The Da Vinci Code: Chapter 94

Summary: Rémy meets with the Teacher in St. James’ Park and hands over the keystone. The Teacher and Rémy share drinks—and the Teacher has poisioned Rémy’s. The former manservant dies. Knowing the location to which Saunière’s puzzle refers, the Teacher drives to Westminster Abbey, where the tomb all are seeking awaits.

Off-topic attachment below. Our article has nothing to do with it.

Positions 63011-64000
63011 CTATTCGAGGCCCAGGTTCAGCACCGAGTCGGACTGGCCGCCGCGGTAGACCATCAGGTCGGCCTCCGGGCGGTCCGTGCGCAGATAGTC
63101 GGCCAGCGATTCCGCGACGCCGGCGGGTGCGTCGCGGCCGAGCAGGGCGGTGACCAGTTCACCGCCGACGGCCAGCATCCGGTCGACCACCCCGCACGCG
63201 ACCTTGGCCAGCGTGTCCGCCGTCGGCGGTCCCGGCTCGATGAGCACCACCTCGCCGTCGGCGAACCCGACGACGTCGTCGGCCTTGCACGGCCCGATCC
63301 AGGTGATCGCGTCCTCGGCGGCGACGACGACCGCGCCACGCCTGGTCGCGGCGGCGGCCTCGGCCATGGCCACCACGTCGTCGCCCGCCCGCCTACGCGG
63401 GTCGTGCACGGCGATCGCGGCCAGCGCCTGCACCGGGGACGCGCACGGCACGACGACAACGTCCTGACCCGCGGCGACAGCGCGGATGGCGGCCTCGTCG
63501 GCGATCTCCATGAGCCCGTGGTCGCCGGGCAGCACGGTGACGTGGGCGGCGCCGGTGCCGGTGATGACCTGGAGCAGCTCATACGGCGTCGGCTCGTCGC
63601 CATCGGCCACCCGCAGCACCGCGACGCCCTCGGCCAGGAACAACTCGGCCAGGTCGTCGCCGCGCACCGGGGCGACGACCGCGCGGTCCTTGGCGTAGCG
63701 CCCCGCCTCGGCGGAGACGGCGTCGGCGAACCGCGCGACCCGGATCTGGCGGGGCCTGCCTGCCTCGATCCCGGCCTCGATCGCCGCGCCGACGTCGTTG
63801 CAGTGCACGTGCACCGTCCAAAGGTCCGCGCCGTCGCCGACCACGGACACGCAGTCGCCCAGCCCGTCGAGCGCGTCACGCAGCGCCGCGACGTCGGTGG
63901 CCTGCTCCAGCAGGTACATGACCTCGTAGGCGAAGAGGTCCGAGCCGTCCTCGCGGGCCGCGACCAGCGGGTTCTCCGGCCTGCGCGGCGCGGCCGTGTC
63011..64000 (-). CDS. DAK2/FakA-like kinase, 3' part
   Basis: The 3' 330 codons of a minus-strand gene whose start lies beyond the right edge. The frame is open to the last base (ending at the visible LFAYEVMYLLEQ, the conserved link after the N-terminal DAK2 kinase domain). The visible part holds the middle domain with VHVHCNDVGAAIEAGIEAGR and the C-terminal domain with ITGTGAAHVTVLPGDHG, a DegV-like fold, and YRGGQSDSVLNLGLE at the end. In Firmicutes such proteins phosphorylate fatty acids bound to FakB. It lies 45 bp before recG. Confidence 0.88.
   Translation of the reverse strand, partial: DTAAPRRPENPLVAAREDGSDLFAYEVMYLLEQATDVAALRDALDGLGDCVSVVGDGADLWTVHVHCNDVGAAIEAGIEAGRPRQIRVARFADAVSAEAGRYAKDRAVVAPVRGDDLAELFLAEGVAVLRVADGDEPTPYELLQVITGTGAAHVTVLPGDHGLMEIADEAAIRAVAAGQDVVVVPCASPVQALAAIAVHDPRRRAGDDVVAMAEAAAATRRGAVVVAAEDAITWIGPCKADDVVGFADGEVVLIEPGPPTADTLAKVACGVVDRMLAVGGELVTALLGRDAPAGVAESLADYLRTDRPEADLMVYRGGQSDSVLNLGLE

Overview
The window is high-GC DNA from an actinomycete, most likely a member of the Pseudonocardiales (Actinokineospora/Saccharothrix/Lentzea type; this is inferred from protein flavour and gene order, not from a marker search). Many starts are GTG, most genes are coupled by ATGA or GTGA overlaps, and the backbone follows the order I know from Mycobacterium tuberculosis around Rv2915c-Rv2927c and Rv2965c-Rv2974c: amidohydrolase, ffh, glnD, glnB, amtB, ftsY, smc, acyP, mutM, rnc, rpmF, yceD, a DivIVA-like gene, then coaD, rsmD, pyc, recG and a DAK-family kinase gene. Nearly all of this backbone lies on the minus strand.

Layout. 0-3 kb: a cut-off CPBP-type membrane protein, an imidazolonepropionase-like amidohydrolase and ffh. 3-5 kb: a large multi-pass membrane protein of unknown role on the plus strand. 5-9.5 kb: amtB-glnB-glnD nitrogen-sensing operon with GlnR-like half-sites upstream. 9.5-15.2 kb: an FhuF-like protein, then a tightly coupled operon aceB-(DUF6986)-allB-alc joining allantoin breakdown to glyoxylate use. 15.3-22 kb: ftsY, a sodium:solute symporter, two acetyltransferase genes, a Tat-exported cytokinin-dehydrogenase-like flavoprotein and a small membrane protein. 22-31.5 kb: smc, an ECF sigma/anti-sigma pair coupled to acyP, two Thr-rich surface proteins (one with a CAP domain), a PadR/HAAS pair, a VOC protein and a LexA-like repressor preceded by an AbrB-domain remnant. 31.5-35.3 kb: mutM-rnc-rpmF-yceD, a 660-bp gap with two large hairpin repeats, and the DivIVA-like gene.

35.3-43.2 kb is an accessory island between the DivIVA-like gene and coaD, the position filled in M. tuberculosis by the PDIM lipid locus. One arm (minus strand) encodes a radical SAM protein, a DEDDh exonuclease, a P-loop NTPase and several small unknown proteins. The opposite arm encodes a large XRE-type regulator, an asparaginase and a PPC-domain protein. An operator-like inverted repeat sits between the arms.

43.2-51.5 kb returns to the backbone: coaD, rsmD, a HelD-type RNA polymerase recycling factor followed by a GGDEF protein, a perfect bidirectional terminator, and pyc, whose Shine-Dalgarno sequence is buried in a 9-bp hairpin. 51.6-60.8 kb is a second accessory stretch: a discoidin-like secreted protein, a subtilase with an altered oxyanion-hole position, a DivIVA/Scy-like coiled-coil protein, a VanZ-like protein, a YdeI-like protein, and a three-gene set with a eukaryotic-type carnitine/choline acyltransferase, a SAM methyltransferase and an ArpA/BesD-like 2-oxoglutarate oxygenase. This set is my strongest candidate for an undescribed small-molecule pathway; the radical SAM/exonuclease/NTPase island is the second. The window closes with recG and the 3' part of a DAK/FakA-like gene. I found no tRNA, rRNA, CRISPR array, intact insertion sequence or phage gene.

Analysis: The setting of this chapter in a park named for Saint James could be considered ironic, given James’ definition of true religion, discussed in the Analysis of the previous chapter. More importantly, however, this chapter gives readers (so far as they know!) their first glimpse of the Teacher in person, as opposed to a disembodied voice over the phone. Brown is careful, however, not to describe the Teacher in any definitive way. Where Rémy showed his face, the Teacher shows his face only to Rémy, not yet to the readers. We see instead that the Teacher surrounds himself with accoutrements of luxury—for example, he carries a flask of cognac, hardly what one what might expect to find upon the person of a spiritual leader. We also see the Teacher’s ruthlessness in poisoning Rémy. This turn of events affords Brown some chances to employ literary irony: “I will never be a servant again”; “Your identity shall go with me to the grave” (p. 414)—statements that prove truer than Rémy knows. Also, Brown marks the moment of Rémy’s death with a pointed, allusive reminder of the futility of the quest for personal gain: “As his world slowly went black, Rémy Legaludec could have sworn he heard the sounds of the soft Riviera surf” (p. 415)—a callback to the financial “freedom” (p. 414) Rémy had anticipated as reward for his service to the Teacher, but also an ironic juxtaposition bespeaking what the Bible calls “the wages of sin,” death— Rémy’s only true destination. For all its focus on byzantine conspiracies and esoteric symbols, The Da Vinci Code thus proves itself to be in many ways a conventional morality tale. Vice is ultimately punished; virtue is ultimately rewarded. It is as though the novel urges its readers: we are all invested in one quest or another. Be certain yours is the correct one.